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Passover is both the most-celebrated Jewish holiday of the year and the holiday voted most likely to elicit a groan. People groan when they consider Passover’s dietary requirements. They groan when they think of all the preparations. They even groan when they remember how much they overate during Passover last year. But the real irony […]


In Israel, Passover is the seven-day holiday of the Feast of Unleavened Bread, with the first and last days celebrated as legal holidays and as holy days involving holiday meals, special prayer services, and abstention from work; the intervening days are known as Chol HaMoed ("Weekdays [of] the Festival"). Jews outside the Land of Israel ...


How Are Each of the Days of Passover Celebrated? Passover is typically observed over a course of 8 days (though some Jewish people observe the religious holiday for only 7 days); typically, the first and last couple of days of the Passover period are the days that are reserved for ritual observance.


Celebrate Passover’s intermediate days. Between now and the last two days of Passover, we may resume much (not all) of our regular workday activities; but, of course, we continue to eat Kosher for Passover foods exclusively. It is customary to drink a glass of wine each day, in celebration of the festival.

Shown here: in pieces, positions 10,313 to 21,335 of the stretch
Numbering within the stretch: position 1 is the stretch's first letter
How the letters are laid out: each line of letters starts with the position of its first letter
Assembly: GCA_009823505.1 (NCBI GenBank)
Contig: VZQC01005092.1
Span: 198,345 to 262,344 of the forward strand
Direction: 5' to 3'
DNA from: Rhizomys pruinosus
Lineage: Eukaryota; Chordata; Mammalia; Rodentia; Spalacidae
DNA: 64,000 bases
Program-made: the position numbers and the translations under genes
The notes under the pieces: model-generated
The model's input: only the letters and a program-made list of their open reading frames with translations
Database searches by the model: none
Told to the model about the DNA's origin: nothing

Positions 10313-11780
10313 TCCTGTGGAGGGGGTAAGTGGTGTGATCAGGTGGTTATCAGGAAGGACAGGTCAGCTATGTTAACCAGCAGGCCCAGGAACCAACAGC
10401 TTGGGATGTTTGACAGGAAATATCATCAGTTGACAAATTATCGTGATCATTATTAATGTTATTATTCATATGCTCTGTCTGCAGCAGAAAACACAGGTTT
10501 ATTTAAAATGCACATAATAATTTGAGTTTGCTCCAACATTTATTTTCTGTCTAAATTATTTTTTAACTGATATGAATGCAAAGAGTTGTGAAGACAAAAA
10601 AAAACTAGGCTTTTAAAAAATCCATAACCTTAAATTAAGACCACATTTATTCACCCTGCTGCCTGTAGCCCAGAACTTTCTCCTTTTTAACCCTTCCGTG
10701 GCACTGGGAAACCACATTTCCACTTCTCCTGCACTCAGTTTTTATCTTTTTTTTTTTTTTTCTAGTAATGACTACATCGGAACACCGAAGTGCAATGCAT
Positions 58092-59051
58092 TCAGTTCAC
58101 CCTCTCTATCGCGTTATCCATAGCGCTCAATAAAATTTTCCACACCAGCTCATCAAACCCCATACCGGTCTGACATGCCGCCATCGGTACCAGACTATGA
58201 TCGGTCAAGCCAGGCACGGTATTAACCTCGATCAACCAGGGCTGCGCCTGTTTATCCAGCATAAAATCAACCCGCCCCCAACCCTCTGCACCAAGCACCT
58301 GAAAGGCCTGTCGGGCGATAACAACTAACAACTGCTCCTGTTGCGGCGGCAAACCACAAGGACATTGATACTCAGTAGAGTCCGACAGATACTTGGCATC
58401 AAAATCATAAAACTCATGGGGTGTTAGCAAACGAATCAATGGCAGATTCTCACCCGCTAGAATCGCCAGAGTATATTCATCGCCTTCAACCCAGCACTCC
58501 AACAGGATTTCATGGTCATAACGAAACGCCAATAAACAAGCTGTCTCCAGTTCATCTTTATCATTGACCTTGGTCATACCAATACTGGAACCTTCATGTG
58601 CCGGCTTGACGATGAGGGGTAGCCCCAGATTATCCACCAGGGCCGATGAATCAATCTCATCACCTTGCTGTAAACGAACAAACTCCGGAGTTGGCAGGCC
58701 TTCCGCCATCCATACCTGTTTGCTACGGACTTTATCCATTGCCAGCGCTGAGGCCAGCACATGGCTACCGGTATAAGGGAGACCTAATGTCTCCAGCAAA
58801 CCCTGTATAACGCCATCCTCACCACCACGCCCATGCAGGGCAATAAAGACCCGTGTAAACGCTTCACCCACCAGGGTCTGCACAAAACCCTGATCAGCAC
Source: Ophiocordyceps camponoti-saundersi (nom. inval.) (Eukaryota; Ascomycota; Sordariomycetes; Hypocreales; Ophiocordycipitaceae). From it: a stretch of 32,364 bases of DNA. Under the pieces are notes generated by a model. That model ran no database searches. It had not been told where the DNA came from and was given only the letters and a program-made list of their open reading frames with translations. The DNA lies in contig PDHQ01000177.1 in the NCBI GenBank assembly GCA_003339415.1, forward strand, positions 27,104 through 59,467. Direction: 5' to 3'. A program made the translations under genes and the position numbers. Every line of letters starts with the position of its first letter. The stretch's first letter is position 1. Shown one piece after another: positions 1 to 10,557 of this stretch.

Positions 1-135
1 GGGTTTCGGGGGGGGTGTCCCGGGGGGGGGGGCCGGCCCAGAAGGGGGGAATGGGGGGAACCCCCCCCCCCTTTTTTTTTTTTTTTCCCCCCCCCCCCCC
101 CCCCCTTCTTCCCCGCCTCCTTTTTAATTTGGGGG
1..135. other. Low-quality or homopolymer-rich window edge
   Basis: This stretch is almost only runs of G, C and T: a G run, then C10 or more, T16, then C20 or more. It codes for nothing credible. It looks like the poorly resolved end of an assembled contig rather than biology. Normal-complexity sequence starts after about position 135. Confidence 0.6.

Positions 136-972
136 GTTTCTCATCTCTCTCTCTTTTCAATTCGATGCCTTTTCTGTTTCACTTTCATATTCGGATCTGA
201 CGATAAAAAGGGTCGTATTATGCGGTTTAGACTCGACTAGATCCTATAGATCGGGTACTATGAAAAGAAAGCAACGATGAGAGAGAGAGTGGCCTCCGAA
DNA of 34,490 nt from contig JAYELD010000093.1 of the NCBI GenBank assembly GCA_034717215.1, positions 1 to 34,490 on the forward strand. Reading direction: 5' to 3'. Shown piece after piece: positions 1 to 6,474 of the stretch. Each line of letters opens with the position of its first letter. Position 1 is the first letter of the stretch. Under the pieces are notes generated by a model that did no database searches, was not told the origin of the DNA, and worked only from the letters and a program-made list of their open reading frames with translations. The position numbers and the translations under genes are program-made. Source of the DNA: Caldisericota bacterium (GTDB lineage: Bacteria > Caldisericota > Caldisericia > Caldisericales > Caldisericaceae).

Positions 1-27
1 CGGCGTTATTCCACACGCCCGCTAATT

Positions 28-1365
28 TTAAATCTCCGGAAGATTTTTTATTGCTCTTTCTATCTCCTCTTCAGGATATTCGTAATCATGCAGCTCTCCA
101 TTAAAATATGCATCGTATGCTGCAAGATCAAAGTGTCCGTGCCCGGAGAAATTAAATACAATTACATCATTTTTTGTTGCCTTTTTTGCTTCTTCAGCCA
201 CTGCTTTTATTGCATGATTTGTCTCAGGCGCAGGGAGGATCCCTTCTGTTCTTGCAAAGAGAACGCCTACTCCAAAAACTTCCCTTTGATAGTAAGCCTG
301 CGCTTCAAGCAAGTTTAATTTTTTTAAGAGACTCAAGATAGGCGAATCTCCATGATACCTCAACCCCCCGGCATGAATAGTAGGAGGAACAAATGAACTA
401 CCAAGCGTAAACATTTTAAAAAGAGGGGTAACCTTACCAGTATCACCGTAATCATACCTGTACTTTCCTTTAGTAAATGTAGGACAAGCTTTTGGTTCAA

Passover starts on the 15th day of Nisan in the Hebrew calendar and lasts for 7 or 8 days, usually in April. It celebrates the liberation of the Israelites from slavery and their exodus from Egypt, almost 3000 years ago, as told in the Haggadah (Haggada).


Traditionally, the Passover holiday is celebrated by avoiding leaven breads, drinking wine, eating Matzah and bitter herbs and retelling the story of Exodus. The Passover holiday takes place over eight days in early spring. Historically, Passover takes place during the month of Nissan in the Hebrew calendar. In Hebrew, Passover is called "Pesach."


How to Celebrate Passover. Passover (called Pesach in Hebrew) is one of the most important holidays in Judaism. It commemorates the escape of the Jews from slavery in Egypt, and is celebrated annually either in March or April, depending on...


So to play it safe, they started observing each yom tov for two days, so that one of the days would be the correct date of the holiday (as determined in Jerusalem). In the case of Pesach, this meant that yom tov was not only the first and seventh day, but was now the first, second, seventh, and eighth days, so Pesach became an eight-day holiday.


However, it is only celebrated for seven days in the land of Israel. In all other countries, it is celebrated for eight days and nights. The reason that Passover is eight days in most of the world but only seven days in the land of Israel has to do with the Hebrew calendar, which is a lunar calendar.


The eight-day festival of Passover is celebrated in the early spring, from the 15th through the 22nd of the Hebrew month of Nissan, April 19 - April 27, 2019. Passover (Pesach) commemorates the emancipation of the Israelites from slavery in ancient Egypt. Pesach is observed by avoiding leaven, and ...